September 2017: PLoS Pathogens
https://www.readbyqxmd.com/read/28899858/redd1-induction-regulates-the-skeletal-muscle-gene-expression-signature-following-acute-aerobic-exercise
#12
Bradley S Gordon, Jennifer L Steiner, Michael L Rossetti, Shuxi Qiao, Leif W Ellisen, Subramaniam S Govindarajan, Alexey M Eroshkin, David L Williamson, Paul M Coen
The metabolic stress placed on skeletal muscle by aerobic exercise promotes acute and long-term health benefits in part through changes in gene expression. However, the transducers that mediate altered gene expression signatures have not been completely elucidated. Regulated in development and DNA damage 1 (REDD1) is a stress-induced protein whose expression is transiently increased in skeletal muscle following acute aerobic exercise. However, the role of this induction remains unclear. Because REDD1 altered gene expression in other model systems, we sought to determine whether REDD1 induction following acute exercise altered the gene expression signature in muscle...
December 1, 2017: American Journal of Physiology. Endocrinology and Metabolism
https://www.readbyqxmd.com/read/28767526/exercise-protects-skeletal-muscle-during-chronic-doxorubicin-administration
#13
Jared M Dickinson, Andrew C D'Lugos, Tara N Mahmood, Jordan C Ormsby, Lara Salvo, W Logan Dedmon, Shivam H Patel, Mark S Katsma, Farouk Mookadam, Rayna J Gonzales, Taben M Hale, Chad C Carroll, Siddhartha S Angadi
PURPOSE: This study aimed to assess the ability for exercise training performed before and during biweekly doxorubicin (DOX) administration to attenuate adverse effects of DOX on skeletal muscle. We hypothesized that DOX treatment would increase REDD1, impair mammalian target of rapamycin (mTOR) signaling, and reduce muscle fiber size, and that exercise training would attenuate these responses. METHODS: Eight-week-old ovariectomized female Sprague-Dawley rats were randomized to one of four treatments: exercise + DOX (Ex-Dox), Ex + vehicle (Ex-Veh), sedentary + DOX (Sed-Dox), and Sed + Veh (Sed-Veh)...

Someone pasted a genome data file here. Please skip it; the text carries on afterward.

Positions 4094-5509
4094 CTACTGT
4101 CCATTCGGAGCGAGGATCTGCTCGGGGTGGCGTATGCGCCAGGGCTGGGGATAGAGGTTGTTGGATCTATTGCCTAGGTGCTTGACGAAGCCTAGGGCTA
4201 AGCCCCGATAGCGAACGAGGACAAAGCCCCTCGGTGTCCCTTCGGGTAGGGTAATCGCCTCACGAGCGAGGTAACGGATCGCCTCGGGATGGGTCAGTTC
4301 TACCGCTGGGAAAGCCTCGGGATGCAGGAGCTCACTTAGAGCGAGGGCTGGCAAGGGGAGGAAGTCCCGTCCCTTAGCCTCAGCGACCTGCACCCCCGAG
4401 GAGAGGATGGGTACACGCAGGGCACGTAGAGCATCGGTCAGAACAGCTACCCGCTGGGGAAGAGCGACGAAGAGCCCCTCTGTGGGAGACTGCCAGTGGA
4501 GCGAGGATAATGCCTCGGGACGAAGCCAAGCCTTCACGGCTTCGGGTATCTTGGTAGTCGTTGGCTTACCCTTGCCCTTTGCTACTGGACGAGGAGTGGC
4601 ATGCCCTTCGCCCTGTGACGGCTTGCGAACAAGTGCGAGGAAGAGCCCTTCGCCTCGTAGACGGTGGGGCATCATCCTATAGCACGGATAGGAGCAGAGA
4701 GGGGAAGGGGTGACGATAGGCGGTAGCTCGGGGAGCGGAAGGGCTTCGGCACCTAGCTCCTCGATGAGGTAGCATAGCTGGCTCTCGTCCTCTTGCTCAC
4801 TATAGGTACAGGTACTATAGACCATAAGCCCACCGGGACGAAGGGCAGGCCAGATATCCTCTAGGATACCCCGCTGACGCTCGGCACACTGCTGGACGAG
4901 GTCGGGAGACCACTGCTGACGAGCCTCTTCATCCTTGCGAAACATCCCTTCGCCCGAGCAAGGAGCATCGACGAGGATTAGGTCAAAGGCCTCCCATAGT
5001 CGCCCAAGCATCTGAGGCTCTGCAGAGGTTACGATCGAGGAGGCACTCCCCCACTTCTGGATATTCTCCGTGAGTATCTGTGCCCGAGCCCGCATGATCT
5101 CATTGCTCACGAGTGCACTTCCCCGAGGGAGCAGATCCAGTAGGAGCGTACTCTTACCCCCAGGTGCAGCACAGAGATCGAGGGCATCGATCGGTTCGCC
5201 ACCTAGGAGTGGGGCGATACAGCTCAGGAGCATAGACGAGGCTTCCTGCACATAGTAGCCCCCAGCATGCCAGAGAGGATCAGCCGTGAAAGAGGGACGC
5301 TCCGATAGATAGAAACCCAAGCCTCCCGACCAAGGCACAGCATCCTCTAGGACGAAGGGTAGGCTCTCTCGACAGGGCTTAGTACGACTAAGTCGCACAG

December 2017: Medicine and Science in Sports and Exercise
https://www.readbyqxmd.com/read/28765650/implication-of-redd1-in-the-activation-of-inflammatory-pathways
#14
Faustine Pastor, Karine Dumas, Marie-Astrid Barthélémy, Claire Regazzetti, Noémie Druelle, Pascal Peraldi, Mireille Cormont, Jean-François Tanti, Sophie Giorgetti-Peraldi
In response to endotoxemia, the organism triggers an inflammatory response, and the visceral adipose tissue represents a major source of proinflammatory cytokines. The regulation of inflammation response in the adipose tissue is thus of crucial importance. We demonstrated that Regulated in development and DNA damage response-1 (REDD1) is involved in inflammation. REDD1 expression was increased in response to lipopolysaccharide (LPS) in bone marrow derived macrophages (BMDM) and in epidydimal adipose tissue...